What does the future hold for publishing?

“Well, my immediate response is – if I knew the answer I would be not only wealthy but in danger of sounding arrogant!” says Jacks Thomas.

Guest Director, BolognaBooklus, Jacks Thomas is an international books and culture specialist with over twenty five years’ experience. Thomas stepped down from The London Book Fair which she led as Director from 2013 to 2020, having worked in the arts and corporate sectors throughout her career.

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If the last year has taught us anything, it’s that forecasting the future is not for the faint hearted. The global pandemic has led to an acceleration of change and priorities that few could have foreseen at the start of 2020. Twelve months into this ‘new normal,’ the impact on publishing – from business models to buying behaviour – has been significant and while we all hope for a return to what we now think of as ‘normal’ or ‘regular’ life – in actual fact just pre-pandemic – some impacts on our industry are likely to remain with us in the future.

Publishing in the times of Covid…

At the heart of many of the changes has been the escalation towards digital, not only in the products we sell, but in our working practices. In the UK where a lockdown or ‘stay at home’ message has persisted throughout much of the last year, businesses set up for flexible or remote working have been at a distinct advantage. For others, investment in equipment and home working space has come as a costly addition to now unused premises. According to research by Maverick Publishing Specialists, many publishers now expect to rethink office space, looking ahead to a more hybrid work model that blends quality in-person interaction with the flexibility of working from home. Surely not all bad as the ‘Covid Catalyst’ simply upped the pace of change already in train across so many industries that sought to give workforces a better work life balance?

But, we are a sociable, creative industry and how we effectively manage staff in this distanced setting is also something publishing alongside many other industries, will need to get to grips with. For many years, the bedrock of publishing – from launch parties to fairs – has thrived on in-person interaction. Although we have seen people adapting well to this remote structure, we have yet to see the full impact on wellbeing and productivity in an ‘always on’ but distanced format. How can we nurture relationships, induct new starters and skill-up our staff to ensure they have the tools and support they need?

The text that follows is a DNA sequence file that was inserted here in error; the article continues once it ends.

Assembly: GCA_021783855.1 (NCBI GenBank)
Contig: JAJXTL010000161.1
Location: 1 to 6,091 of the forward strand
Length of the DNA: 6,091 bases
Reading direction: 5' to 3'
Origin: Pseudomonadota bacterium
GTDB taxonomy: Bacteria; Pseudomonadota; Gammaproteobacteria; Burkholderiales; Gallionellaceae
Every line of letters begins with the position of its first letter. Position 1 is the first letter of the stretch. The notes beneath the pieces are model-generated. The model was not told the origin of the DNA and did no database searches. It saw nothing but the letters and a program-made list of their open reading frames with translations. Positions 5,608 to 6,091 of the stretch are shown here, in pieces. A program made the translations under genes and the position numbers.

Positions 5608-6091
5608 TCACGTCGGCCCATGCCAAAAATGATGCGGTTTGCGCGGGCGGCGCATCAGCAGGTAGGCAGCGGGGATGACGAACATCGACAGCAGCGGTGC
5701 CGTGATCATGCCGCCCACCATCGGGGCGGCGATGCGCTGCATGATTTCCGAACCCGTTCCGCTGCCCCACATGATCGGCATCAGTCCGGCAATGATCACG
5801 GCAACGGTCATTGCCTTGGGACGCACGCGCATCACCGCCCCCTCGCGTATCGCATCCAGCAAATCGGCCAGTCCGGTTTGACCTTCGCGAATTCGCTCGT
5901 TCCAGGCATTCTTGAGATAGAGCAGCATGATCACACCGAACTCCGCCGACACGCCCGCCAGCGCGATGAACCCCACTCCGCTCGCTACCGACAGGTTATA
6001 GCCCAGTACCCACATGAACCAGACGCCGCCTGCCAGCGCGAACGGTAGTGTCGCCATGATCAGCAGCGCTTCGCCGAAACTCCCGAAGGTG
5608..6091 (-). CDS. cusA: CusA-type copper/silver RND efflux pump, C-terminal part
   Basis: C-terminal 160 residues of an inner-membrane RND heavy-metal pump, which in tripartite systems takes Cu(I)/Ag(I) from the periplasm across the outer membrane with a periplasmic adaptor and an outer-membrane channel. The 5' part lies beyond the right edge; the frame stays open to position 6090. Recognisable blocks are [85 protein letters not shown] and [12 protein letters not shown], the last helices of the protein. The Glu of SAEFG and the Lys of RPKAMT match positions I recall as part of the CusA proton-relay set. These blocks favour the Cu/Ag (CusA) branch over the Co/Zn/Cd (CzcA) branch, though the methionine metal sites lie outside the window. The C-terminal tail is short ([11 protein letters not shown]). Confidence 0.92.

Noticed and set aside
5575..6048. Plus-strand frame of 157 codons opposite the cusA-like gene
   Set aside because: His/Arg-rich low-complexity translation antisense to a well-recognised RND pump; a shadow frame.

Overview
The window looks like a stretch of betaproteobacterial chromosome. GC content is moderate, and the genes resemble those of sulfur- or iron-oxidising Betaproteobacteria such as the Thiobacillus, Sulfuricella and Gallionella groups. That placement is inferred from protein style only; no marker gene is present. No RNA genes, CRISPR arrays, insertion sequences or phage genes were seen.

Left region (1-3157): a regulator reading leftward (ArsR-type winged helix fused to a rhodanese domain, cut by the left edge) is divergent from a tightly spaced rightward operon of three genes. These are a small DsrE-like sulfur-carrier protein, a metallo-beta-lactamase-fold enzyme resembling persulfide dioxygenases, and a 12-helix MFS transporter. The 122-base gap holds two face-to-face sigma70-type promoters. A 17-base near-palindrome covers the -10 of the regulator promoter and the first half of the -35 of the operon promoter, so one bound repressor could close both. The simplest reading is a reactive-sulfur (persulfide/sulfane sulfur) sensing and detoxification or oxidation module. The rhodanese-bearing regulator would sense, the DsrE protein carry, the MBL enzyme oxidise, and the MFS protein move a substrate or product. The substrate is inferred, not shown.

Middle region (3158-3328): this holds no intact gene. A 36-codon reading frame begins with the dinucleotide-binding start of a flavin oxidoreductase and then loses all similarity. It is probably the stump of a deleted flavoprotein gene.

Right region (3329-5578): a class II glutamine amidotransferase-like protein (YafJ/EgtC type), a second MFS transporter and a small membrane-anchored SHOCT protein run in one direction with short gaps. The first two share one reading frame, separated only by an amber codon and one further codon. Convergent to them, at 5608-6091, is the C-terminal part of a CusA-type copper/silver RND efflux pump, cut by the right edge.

Indian scenario…

As in many parts of the world, India saw a major impact on its print distribution channels in 2020. E-book and audio grew to fulfil demand and, in a country where print is by far the most dominant format, it has been remarkable to see a move towards e-book first publishing in some quarters. Providers such as HP, and distributors like Ingram, have also reported that publishers have been utilising Print on Demand services more than ever, even for front list titles, suggesting that incorporating digital formats and virtual inventories will be key to sustainable business models going forward. Combine no wastage and fast turnaround with the print local benefits to sustainability policies and we cannot help but realise that Covid has fast-tracked some changes that must be of benefit on many levels.

Analysing the buyer behaviour…

And what of buyer behaviour? The last year has seen a huge surge in online purchases, which has helped businesses like Bookshop.org to flourish. Something that is set to continue into the future. In a December report looking at the permanence of change on consumer behaviour, Nielsen looked at the retail landscape in China. Its uniquely fast rebound, the report says, has made it a bellwether for things to come elsewhere. In addition to growth in online, the country has seen a significant shake-up in its retail space, where trends such as online to offline shopping have accelerated. “Retailers and brands that have resisted adapting to COVID-19-shifted spending” it says, “now find themselves lagging behind faster-moving competitors that adjusted for the ongoing change.” The mechanisms for aiding online discovery, local convenience and swift delivery is something we are perfecting as a sector, alongside cherishing the unique bookshop experience.

Road ahead…

As ever, the publishing industry works best when it comes together to tackle change and we will surely meet these new challenges as a global team. Future-proofing books – in the variety of formats that our agile industry allows us to enjoy in the 21st century – how they are produced, distributed and accessed is arguably more important than ever. It is in that vein that I look forward to inviting distinguished colleagues from around the world to the first ever BolognaBookPlus – In Person, Online, In June. However we are able to get together, we are bound to hear some fascinating insights about how our brightest minds are facing some of the biggest challenges facing our industry today.

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